NEW YORK -- After losing in the second round at Wimbledon earlier this summer, Eugenie Bouchard was bombarded with questions about her low ranking (then No. 188) and her inability to consistently win despite her previous success.
She didn't hesitate in her response.
"The top 100, even 200, the difference in level is incredibly small," she said. "Just look at all the upsets we've seen over the top 10 players. The difference between players is more mental than physical at this point. It's almost like anyone can beat anyone on any given day."
Her words were true at Wimbledon, where none of the top five made the round of 16 for the first time in tournament history. It couldn't feel any truer now nearing the end of the US Open.
Entering the semifinal round in Queens, there are no top-10 seeds remaining. Ten of the top 13 were out before the fourth round. Madison Keys, the No. 14 seed, is the highest-seeded player remaining. World No. 1 Simona Halep, the reigning French Open champion, was eliminated in the first round. The other top seeds have been crumbling since -- although that is somewhat of a technicality since Serena Williams remains in the draw. While she is the No. 17 seed, she hardly feels like it with 23 Grand Slam titles to her name.
Garbine Muguruza, the 2016 French Open and 2017 Wimbledon champion, was the third-ranked player in the world in early July. But that meant nothing this summer. She lost in the second round at both Wimbledon and the US Open -- to players ranked No. 47 and 202, respectively.
At the All England Club, Karolina Pliskova was the only top-10 player remaining entering the second week of the tournament. She lost in the fourth round. The 26-year-old was the last remaining top-10 seed in New York, as well, before losing in the quarterfinals to Serena Williams. She wasn't exactly thrilled by the strange distinction when asked about it after her loss on Tuesday.
"I'm not proud -- I would love to go [further]. I always I want to be the one who is in the draw," she said. "There are a lot of different players which were top 10 before and they are not top 10 now. The draw is always very strong. I don't think there's a weak player left, so I'm just happy that I made the second week here."
Pliskova isn't wrong about the strong draw: There have been seven different Grand Slam champions over the course of the past seven Grand Slams. As three of the four US Open semifinalists (Anastasija Sevastova, Naomi Osaka and Carla Suárez Navarro/Keys) have never won a major title, there is a real chance to see eight different champions in the two-year span for the first time in Open era history.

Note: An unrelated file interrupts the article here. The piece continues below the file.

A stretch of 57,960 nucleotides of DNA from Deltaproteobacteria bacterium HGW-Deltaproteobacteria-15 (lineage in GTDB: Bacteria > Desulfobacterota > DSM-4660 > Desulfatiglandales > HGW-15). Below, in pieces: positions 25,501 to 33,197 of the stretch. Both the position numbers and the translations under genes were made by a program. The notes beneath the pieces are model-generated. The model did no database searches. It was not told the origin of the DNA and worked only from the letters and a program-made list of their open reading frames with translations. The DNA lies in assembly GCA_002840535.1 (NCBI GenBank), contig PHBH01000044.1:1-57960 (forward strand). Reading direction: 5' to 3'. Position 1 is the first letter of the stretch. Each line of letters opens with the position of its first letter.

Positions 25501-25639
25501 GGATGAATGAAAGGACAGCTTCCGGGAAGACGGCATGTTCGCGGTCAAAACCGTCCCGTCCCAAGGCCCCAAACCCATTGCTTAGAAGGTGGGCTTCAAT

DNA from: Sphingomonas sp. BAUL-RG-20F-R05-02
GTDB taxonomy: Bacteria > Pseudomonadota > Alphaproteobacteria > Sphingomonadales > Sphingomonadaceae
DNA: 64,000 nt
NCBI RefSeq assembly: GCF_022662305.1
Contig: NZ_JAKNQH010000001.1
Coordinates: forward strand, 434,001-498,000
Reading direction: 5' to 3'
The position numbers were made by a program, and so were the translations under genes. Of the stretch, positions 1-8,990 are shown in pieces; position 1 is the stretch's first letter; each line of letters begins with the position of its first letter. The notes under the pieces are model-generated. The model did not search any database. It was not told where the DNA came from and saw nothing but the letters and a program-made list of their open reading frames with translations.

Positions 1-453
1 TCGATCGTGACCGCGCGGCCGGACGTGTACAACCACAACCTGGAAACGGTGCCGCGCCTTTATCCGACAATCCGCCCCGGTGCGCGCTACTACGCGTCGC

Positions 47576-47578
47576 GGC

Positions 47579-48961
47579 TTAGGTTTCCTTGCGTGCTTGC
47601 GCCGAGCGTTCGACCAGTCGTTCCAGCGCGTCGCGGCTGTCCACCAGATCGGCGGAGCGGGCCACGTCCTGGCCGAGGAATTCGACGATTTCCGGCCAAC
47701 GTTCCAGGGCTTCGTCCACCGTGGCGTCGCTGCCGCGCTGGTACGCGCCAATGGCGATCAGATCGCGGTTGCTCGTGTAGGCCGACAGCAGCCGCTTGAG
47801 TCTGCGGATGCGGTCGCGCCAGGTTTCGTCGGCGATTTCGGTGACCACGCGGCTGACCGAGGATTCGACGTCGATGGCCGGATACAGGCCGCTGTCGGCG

Upsets have become a regular occurrence in the women's game, seemingly much more so than among the top players on the men's side. Roger Federer's fourth-round loss at the hands of John Millman this week was surprising since it was his earliest exit at a Grand Slam since the French Open in 2015. But consider this: There isn't a single woman ranked in the top 20 who hasn't been sent packing before the fourth round during at least one major this year.
As the WTA potentially looks to crown its eighth champion in as many majors, there have been eight different Grand Slam winners in the ATP in the past 13 years. Yup, you would have to go back to Marat Safin's title at the 2005 Australian Open to find an eighth name. The Big Three (Federer, Rafael Nadal and Novak Djokovic) have won 46 of a potential 55 trophies. And if you include Andy Murray and Stan Wawrinka, five players have won all but three titles in that span. There have been 21 different champions on the women's side in that time.
With the (large) exception of Serena Williams' well-documented dominance, it's been anyone's game on the tour for the past several years. That was never more evident than during her yearlong absence for pregnancy and childbirth. Jelena Ostapenko, ranked No. 47, and Sloane Stephens, ranked No. 83, were unseeded during their respective 2017 title runs at the French Open and US Open. The last unseeded men's champion? Gaston Gaudio at the 2004 French Open.
"A couple of years ago, those first two rounds when you didn't play against seeded players, it was easy," she said. "You don't have to play 100 percent and you're gonna win. Obviously it's not gonna happen anymore in tennis right now. You can play those players that you really don't want to play in the first round, and that's why I think we can also see a lot of upsets in early rounds."
So why does such parity exist in the women's game. Is it the increase in money at tournaments and from endorsements that allows more players to have access to the best resources and people around them? Or, is it the longevity of careers, thanks in large part to advancements in sports science, that has helped more players be able to win at any given time? Or, perhaps, is it because the best-of-three-sets format allows a better chance for a player to pull off an upset? It's impossible to say definitively.
Eighteen-time Grand Slam champion Martina Navratilova raised a few eyebrows with her controversial theory about the prevalence of upsets in an interview with Sports Illustrated during the Wimbledon chaos.
"Too many things are done for these players today," she said. "They don't do anything for themselves except for hitting the ball. The coaches, the drivers, the physios. They motion, and someone brings them a towel. I saw a player hold out her arm and someone applied sunblock. They don't have to take responsibility.
"Then they get out there [in a Slam] and it's only them. And when the you-know-what hits the fan, and they have to make all these decisions -- what shot to hit, how to adjust -- they are not prepared."
Stephens, the reigning US Open champion, didn't offer much, but perhaps her response after her quarterfinal loss summed it up best.
"There are a lot of great players left in the tournament, so who knows what's going to happen," she said. "It's tennis."